Ras GTPase activating proteins (RasGAPs) control the activation of Ras, a small GTP-binding protein that regulates signal transduction pathways involved in cell growth, survival, and differentiation. Inactivating mutations the RasGAP RASA1 cause a blood and lymphatic vessel (LV) disorder known as capillary malformation-arteriovenous malformation, though exactly how loss of RASA1 function contributes to LV leakage is unclear.
This week in the JCI, research led by Philip King at University of Michigan Medical School reports that LV development and function critically depends on RASA1 activity. Ablation of RASA1 in adult mice led to specific defects in lymphatic valves that impaired the efficiency of LV pumping. Valve closure tests revealed that RASA1-deficient lymphatic vessels failed to prevent back-leak across valves. Moreover, ablating RASA1 in embryos impaired LV valve development. Together, these findings support an essential role for RASA1 in both LV formation and maintenance.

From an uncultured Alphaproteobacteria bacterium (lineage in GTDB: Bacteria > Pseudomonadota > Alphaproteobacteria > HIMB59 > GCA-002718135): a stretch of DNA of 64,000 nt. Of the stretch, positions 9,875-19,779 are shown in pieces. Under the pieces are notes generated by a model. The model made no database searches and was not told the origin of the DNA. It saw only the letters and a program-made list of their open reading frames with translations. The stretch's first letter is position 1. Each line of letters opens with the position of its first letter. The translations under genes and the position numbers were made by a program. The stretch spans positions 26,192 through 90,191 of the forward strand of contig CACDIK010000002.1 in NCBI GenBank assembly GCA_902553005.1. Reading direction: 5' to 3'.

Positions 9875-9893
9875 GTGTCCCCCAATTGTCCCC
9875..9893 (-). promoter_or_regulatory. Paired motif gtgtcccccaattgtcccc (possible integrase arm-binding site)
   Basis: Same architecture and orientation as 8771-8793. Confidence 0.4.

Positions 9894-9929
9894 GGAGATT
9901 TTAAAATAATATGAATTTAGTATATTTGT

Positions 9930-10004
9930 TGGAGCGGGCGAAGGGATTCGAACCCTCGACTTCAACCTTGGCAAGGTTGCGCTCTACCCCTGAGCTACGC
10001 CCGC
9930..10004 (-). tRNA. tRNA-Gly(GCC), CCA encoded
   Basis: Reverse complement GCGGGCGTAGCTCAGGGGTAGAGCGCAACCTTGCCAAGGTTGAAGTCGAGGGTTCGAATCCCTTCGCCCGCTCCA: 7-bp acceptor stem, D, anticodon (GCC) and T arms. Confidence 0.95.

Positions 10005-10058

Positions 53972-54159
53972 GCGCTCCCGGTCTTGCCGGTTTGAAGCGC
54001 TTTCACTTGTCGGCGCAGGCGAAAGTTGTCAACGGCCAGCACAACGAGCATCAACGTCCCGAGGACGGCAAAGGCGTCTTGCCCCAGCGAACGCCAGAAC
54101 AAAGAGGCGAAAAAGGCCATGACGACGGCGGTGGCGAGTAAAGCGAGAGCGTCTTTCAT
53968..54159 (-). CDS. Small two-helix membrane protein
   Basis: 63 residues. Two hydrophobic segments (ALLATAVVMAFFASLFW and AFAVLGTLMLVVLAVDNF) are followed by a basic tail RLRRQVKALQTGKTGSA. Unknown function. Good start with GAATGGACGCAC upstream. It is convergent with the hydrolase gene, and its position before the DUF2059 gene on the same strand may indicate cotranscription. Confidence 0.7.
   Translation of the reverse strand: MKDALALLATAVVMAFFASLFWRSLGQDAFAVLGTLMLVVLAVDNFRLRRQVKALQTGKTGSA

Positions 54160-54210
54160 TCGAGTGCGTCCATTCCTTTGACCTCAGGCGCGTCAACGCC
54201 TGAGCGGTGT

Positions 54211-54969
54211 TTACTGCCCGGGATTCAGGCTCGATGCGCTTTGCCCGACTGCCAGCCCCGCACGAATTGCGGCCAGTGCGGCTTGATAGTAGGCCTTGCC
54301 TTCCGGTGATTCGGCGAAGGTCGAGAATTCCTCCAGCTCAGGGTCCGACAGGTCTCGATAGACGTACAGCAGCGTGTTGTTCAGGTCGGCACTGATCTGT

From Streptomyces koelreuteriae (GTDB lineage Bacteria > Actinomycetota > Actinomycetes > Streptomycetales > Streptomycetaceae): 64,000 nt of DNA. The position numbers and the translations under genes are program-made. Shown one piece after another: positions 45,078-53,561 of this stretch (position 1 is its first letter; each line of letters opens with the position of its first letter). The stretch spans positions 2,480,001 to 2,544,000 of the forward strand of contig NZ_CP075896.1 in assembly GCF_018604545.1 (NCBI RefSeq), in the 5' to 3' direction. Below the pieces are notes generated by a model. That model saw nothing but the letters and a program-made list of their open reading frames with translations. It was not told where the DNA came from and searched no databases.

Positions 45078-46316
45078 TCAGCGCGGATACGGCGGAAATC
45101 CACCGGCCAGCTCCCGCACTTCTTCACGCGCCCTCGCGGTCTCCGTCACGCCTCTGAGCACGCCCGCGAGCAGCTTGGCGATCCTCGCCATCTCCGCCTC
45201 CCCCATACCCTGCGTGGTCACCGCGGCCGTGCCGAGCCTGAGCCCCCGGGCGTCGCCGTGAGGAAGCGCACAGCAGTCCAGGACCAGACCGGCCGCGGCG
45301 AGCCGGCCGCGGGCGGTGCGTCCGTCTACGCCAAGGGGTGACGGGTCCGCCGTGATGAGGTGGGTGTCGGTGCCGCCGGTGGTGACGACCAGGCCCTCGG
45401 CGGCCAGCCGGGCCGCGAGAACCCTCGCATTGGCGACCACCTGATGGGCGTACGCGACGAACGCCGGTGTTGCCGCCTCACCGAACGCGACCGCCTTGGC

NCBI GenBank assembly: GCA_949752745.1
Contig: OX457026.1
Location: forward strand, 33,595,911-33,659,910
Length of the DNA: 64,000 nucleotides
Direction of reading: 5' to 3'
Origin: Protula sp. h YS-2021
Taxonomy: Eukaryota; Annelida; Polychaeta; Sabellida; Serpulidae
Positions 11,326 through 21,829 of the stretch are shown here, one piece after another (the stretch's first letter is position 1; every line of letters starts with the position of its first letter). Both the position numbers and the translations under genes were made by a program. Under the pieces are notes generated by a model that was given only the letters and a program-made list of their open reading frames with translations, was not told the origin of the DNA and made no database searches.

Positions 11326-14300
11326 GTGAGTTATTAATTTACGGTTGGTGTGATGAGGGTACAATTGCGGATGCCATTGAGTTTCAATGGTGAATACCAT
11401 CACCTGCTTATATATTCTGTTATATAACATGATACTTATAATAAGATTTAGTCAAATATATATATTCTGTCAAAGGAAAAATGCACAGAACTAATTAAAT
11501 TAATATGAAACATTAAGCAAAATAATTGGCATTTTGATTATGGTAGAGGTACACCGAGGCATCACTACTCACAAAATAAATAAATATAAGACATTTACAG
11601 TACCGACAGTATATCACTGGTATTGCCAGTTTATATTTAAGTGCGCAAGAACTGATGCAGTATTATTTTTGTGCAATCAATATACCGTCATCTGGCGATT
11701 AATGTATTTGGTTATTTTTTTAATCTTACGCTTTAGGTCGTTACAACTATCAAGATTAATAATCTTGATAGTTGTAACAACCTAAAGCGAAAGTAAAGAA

The accompanying video visualizes LV responses to increases in downstream pressure. In the top panel, as pressure increases, LV valves in wildtype mice rapidly close to prevent backflow. In the bottom panel, valve failure in RASA1-deficient mice results in backflow into the upstream regions of the LV.
Capillary malformation–arteriovenous malformation (CM-AVM) is a blood and lymphatic vessel (LV) disorder that is caused by inherited inactivating mutations of the RASA1 gene, which encodes p120 RasGAP (RASA1), a negative regulator of the Ras small GTP-binding protein. How RASA1 mutations lead to the LV leakage defects that occur in CM-AVM is not understood. Here, we report that disruption of the Rasa1 gene in adult mice resulted in loss of LV endothelial cells (LECs) specifically from the leaflets of intraluminal valves in collecting LVs. As a result, valves were unable to prevent fluid backflow and the vessels were ineffective pumps. Furthermore, disruption of Rasa1 in midgestation resulted in LEC apoptosis in developing LV valves and consequently failed LV valvulogenesis. Similar phenotypes were observed in induced RASA1-deficient adult mice and embryos expressing a catalytically inactive RASA1R780Q mutation. Thus, RASA1 catalytic activity is essential for the function and development of LV valves. These data provide a partial explanation for LV leakage defects and potentially other LV abnormalities observed in CM-AVM.
Philip E. Lapinski, Beth A. Lubeck, Di Chen, Abbas Doosti, Scott D. Zawieja, Michael J. Davis, Philip D. King